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20-09-2017 | Engineering + Development | News | Article

Wear-Resistant Tools Through Laser Deposition Welding

Nadine Winkelmann

A current research project has shown that tools can be individually adapted to their loads using laser deposition welding, thereby multiplying the tools’ service life.

Pforzheim University has been working on improving laser deposition welding applications for several years. The current project is on metal powder injection moulding of abrasive materials in tools reinforced by laser deposition welding. This project has been developed in the mechanical engineering department at the engineering faculty as part of the subproject on laser-deposition-welded wear protection with layered functional surfaces for MIM (Metal Injection Moulding) injection moulds. MIM is a modern production process that can produce small to medium-sized components that have complex geometries. "We’re working on making MIM tools more hardwearing. For this purpose, carbide is partially applied in a multilayer system by means of laser powder cladding. The process allows the tool to be individually adapted to the tool’s loads, and its service life can hence be multiplied", explains Tom Cruz, the research fellow responsible for this project at the university.

After undergoing bench tests to measure the ablation and surface breakdown of conventionally hardened tooling steel and laser-deposition-welded functional layers, the functional surfaces of uncoated tools exhibit plastic deformation and markedly increased material removal. The reference samples of the coated protective layers show no comparable wear. After successful completion of the first part of the project and selection of the appropriate carbide base material, the first pre-series tool will be reinforced in the following stages in order to mould further samples to investigate the wearing behaviour.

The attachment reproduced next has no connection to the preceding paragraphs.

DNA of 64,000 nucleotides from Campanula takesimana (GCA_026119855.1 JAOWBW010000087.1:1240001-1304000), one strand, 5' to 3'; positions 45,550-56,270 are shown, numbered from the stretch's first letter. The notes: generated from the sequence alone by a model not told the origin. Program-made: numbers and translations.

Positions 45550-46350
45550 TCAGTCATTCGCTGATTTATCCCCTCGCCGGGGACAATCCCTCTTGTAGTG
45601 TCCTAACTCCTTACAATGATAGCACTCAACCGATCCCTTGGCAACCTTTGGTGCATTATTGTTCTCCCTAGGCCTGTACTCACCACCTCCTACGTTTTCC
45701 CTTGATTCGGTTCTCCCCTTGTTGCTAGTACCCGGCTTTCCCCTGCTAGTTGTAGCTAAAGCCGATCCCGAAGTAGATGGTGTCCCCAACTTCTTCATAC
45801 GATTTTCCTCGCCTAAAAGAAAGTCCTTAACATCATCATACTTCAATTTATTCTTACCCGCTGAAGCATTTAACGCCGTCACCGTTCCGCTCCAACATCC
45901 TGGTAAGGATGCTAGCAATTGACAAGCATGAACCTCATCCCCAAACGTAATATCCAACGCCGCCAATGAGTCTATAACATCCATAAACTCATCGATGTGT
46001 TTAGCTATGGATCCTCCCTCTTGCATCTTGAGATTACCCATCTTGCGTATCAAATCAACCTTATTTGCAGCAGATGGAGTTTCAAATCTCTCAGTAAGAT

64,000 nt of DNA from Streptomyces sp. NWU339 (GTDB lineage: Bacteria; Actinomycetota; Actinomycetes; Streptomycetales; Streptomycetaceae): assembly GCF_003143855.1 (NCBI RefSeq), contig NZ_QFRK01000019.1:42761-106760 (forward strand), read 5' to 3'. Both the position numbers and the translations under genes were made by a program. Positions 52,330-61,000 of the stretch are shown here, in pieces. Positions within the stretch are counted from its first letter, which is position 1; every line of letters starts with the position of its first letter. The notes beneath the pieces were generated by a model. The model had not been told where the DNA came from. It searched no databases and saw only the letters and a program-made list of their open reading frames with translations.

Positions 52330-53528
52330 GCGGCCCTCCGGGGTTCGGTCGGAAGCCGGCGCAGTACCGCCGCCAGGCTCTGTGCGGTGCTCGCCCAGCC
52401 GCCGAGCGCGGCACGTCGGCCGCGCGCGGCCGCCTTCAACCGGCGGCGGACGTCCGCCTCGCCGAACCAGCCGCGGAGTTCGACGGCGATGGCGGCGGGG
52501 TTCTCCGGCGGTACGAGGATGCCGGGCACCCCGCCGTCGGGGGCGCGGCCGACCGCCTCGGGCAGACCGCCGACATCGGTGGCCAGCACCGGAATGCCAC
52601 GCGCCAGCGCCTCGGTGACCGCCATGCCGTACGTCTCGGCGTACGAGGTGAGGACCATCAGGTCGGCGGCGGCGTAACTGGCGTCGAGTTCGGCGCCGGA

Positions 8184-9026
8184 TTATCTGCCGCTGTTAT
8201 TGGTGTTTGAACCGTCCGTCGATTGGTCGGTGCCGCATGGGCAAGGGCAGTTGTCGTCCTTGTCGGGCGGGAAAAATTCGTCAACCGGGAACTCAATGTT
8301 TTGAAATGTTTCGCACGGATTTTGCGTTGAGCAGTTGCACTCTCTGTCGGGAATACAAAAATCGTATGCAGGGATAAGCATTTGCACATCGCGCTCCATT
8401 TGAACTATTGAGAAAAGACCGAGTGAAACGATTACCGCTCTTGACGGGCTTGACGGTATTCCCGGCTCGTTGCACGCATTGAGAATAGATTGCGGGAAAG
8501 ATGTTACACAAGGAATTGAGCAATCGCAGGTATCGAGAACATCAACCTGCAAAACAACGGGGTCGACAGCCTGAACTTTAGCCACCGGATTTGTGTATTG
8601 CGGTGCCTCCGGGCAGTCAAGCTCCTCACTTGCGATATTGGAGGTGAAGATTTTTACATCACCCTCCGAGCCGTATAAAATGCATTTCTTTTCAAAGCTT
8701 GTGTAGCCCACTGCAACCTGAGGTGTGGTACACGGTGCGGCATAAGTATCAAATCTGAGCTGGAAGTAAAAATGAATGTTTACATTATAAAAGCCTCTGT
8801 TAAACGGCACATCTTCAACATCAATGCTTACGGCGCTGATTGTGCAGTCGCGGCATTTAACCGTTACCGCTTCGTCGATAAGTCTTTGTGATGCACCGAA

This project was developed in cooperation with Ohnmacht & Baumgärtner from Ispringen, Germany, where the production process was transferred from research into practice. The project is supported by the German Federal Ministry of Economic Affairs and Energy and the Central Innovation Programme for SMEs. 

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